Geopolitical Impact of the Fracking Boom

  • End of the Middle East Dominance: The fracking boom is also likely to have a huge geopolitical impact on the Middle East. Since newer and more viable sources of oil will be available, the power that OPEC countries hold over the world will be diminished and the oil market will no longer be driven by a cartel.

  • Russian energy power: Russia supplies more than 30% of the energy needs of the European continent. In some European countries, more than 70% of the energy needs are met from Russian supply. Hence, Russia has a huge leverage over European countries which it has used in events like its recent invasion of Ukraine. If Europe can find an alternate supplier in the form of the United States, then the Russian dominance over this region is bound to decrease.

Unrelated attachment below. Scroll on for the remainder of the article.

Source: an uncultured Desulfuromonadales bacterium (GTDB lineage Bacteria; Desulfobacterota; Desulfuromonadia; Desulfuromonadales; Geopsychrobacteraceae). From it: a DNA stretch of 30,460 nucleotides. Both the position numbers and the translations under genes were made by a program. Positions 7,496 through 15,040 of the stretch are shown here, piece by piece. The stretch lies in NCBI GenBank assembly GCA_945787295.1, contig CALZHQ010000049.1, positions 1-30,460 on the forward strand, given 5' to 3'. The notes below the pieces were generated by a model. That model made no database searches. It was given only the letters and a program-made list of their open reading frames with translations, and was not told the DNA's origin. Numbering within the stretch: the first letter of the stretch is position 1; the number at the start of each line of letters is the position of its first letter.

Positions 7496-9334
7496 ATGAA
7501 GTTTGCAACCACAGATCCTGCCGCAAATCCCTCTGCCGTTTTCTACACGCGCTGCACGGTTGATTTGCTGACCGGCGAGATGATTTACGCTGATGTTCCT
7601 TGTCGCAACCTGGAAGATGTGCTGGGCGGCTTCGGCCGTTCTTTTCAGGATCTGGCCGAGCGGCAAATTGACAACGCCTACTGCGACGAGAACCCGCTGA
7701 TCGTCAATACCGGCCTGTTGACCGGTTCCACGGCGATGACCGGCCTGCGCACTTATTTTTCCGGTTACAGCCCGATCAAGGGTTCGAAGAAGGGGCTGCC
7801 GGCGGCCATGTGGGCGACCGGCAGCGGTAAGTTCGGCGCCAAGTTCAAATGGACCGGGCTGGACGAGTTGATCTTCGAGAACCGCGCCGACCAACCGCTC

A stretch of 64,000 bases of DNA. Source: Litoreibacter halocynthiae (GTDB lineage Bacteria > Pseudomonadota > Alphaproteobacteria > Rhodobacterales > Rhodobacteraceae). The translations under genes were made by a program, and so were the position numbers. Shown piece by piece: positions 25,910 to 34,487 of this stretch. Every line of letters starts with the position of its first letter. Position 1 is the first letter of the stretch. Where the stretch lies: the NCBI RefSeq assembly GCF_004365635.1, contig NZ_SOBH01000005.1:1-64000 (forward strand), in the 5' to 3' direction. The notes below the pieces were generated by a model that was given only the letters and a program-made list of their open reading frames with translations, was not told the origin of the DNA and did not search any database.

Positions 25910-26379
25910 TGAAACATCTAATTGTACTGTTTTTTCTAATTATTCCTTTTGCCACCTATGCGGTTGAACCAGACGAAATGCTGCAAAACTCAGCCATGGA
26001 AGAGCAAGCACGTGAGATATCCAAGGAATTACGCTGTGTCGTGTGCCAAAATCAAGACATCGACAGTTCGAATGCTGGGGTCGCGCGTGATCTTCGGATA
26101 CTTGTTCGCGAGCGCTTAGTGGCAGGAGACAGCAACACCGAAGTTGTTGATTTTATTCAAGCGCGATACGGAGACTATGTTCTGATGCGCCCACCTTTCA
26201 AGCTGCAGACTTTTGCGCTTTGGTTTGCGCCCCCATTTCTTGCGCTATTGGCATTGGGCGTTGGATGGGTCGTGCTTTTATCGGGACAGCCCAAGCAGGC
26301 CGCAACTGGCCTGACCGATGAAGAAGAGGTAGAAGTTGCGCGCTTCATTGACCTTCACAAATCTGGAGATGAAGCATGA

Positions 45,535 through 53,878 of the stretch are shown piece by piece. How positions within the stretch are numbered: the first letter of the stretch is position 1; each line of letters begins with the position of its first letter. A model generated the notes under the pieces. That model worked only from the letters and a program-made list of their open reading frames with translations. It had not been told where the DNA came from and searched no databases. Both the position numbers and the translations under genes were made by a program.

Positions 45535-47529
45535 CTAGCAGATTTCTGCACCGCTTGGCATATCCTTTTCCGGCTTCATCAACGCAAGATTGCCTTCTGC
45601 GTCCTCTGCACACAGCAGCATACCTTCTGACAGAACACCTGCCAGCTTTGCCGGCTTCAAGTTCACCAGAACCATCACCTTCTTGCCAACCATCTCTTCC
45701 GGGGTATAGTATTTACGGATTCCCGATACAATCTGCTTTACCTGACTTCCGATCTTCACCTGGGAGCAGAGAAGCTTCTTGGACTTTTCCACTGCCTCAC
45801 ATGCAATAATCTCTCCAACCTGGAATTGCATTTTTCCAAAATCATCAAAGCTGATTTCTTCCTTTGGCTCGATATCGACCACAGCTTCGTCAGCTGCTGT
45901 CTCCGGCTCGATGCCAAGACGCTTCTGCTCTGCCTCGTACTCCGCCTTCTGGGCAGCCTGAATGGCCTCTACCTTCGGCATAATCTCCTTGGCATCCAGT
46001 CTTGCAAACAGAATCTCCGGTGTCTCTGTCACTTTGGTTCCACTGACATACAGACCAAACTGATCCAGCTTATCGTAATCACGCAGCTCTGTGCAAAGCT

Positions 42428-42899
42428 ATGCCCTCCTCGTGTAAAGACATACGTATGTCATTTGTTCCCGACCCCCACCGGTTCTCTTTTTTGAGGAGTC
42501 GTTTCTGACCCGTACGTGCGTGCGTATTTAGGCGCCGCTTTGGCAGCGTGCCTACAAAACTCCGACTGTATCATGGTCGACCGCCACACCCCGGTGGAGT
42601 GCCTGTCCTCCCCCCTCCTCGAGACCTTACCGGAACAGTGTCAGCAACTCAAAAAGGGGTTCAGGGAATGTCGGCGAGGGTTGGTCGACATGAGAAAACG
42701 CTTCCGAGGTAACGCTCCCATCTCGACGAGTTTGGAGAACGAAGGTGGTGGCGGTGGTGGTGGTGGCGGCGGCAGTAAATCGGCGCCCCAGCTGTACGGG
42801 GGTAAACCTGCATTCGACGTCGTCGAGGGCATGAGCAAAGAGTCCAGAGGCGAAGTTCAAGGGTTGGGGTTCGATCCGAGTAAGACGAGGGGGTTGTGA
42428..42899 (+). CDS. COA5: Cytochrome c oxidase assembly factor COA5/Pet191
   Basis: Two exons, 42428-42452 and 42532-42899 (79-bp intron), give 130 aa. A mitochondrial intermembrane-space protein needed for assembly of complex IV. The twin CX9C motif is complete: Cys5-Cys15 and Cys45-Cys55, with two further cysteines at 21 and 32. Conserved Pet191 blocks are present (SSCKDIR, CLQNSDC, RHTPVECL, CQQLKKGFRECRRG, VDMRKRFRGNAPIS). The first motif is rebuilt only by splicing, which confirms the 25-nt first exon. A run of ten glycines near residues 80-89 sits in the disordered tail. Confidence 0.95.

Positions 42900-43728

The fracking boom has already created a huge impact on the global oil market as well as the geopolitical landscape. The impact is likely to grow much bigger over the years to come in case the boom continues.


❮   Previous  Article Next  Article   ❯

Authorship/Referencing - About the Author(s)

MSG team comprises experienced faculty and professionals who develop the content for the portal. We collectively refer to our team as - “MSG Experts”. To Know more, click on About Us. The use of this material is free for learning and education purpose. Please reference authorship of content used, including link(s) to ManagementStudyGuide.com and the content page url.